Scandinavia has managed to reduce its carbon emissions and achieve considerable economic growth. As a result, countries like Denmark and Sweden have become some of the greenest in Europe.
The exploitation of finite resources is a double-edged sword. Not only is it harming the planet for future generations, but it will also ultimately affect economic return. However some countries in Europe seem to have embraced the concept of sustainable economics and clean energy more than others.
These nations have recognised that a reliability on limitless natural resources such as the wind and sun ensure a brighter future for their people and businesses.
Among the most virtuous places in Europe is Denmark. Despite the fact that in 2009, oil and natural gas represented 36% and 22% respectively of the country’s total primary energy supply, it has gradually moved towards reducing its CO2 emissions.
“Denmark never forgot the 1973 global oil crisis and the drastic effects this had on the Danish way of life”, freelance journalist Richard Steed, who has worked for Denmark’s Ministry of Foreign Affairs, tells Blue & Green Tomorrow.
“It realised that greater energy efficiency and a more diversified energy supply would help it with this goal. Since then, it has had an impressive record of pioneering onshore and offshore wind farms, district heating systems, and energy generated from waste.”
Steed says that Denmark’s economy grew by 45% from 1990 to 2007 and its CO2 emissions were reduced by more than 13%. This shows that ‘green’ and ‘growth’ are not conflicting terms, and that they indeed can coexist – something that UK chancellor George Osborne, who famously said, “We’re not going to save the planet by putting our country out of business”, could learn from.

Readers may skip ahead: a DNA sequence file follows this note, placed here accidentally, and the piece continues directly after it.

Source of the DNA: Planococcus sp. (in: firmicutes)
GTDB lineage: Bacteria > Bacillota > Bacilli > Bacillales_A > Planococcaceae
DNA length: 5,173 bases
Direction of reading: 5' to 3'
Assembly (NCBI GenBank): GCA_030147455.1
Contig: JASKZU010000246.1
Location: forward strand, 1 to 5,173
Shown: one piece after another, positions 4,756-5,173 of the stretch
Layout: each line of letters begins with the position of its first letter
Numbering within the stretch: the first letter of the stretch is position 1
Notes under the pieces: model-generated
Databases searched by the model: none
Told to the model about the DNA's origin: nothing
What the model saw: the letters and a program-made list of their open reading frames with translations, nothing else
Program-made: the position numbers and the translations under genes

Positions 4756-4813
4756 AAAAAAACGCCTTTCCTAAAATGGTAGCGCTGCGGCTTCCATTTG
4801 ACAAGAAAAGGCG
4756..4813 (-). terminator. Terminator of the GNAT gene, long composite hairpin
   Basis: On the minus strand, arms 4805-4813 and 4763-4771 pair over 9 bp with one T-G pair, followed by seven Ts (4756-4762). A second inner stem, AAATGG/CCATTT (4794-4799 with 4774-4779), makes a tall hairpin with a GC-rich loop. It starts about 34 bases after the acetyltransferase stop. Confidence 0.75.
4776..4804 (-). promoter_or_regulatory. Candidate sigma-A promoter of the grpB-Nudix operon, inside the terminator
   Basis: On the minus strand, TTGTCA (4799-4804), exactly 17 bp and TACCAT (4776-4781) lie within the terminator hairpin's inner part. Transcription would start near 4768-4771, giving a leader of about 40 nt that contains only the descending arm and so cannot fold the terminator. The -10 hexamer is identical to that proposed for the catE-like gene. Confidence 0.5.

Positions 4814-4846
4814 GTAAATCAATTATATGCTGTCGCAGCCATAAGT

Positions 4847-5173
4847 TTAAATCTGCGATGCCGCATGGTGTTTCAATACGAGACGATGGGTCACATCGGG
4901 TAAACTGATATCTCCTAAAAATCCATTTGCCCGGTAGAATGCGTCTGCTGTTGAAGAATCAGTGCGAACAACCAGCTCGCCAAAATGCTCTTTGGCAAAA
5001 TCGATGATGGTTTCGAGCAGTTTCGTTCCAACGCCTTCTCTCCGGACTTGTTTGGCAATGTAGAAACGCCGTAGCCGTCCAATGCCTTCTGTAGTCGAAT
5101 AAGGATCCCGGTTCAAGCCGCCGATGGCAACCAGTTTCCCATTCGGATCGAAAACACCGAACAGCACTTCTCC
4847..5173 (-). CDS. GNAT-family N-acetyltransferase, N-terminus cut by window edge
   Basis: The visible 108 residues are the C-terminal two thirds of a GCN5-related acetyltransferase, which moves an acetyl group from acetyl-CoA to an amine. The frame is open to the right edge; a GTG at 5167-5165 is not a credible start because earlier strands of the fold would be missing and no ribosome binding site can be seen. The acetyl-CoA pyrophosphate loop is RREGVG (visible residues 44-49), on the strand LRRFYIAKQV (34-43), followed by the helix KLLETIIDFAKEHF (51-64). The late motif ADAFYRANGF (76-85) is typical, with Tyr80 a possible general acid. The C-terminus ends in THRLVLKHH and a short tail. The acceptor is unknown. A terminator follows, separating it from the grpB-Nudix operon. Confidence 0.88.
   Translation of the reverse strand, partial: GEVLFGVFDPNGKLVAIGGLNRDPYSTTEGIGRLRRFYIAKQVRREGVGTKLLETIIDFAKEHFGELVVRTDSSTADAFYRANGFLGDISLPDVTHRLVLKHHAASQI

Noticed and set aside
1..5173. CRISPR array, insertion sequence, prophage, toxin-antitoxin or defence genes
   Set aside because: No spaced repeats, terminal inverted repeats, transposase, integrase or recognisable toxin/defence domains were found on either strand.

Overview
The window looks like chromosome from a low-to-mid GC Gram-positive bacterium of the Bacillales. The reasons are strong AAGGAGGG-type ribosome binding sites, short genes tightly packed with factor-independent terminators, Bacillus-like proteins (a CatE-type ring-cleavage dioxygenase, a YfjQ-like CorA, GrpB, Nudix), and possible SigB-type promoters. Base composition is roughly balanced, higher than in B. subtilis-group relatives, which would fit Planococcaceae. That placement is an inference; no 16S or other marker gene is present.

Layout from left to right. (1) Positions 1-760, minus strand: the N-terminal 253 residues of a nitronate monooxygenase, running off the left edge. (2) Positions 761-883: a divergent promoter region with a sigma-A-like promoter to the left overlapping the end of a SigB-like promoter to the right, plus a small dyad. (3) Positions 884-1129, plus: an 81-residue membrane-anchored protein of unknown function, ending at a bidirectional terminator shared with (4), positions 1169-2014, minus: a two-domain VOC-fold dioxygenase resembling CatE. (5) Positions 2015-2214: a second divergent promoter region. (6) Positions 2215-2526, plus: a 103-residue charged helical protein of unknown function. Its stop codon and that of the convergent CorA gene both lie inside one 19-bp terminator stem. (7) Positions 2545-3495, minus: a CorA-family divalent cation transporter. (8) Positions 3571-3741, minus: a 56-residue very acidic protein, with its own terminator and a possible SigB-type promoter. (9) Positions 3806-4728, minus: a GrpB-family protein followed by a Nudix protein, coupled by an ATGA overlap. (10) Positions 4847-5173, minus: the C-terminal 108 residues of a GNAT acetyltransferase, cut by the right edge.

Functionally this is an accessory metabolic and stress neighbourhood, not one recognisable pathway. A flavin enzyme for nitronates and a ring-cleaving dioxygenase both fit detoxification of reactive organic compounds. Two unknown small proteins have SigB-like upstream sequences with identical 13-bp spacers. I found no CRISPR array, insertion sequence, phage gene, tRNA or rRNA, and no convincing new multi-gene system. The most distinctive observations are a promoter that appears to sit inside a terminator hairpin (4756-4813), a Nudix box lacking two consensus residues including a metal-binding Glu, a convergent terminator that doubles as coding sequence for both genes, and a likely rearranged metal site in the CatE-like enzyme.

“The main goal for Denmark is to have its own local energy security, not having to rely on anyone else to keep the lights on”, says Steed.
But the Danes are not the only ones in Scandinavia aiming to reduce their dependency on oil: Sweden has also reduced its fossil fuels imports since 1973 and is planning to become oil-free in the not-too-distant future.
In 2006, the Swedish minister of sustainable development Mona Sahlin told The Guardian, “We want to be both mentally and technically prepared for a world without oil.
“The plan is a response to global climate change, rising petroleum prices and warnings by some experts that the world may soon be running out of oil.”
In 2008, Sweden and Finland had the highest rate of renewable energy consumption in Europe.
“It is fundamental part of the Scandinavian psyche to protect and respect nature”, adds Steed.
“Denmark is a biking nation at heart and Copenhagen recently announced ‘there are more bikes than people in the city’. Danes see bikes as a cheaper and healthier way to get around the city than sitting in their cars.
“To buy a car in Denmark is extremely expensive because of the heavy taxes, so owning a car is seen as a luxury. Obviously more bikes means less pollution and cars just don’t have the same social status as in the UK or America.”
The UK – and indeed Europe – could learn a lot from Scandinavian renewable energy policies. Harnessing our plentiful renewable resources – both offshore on onshore – makes not only financial sense, but also environmental and social sense.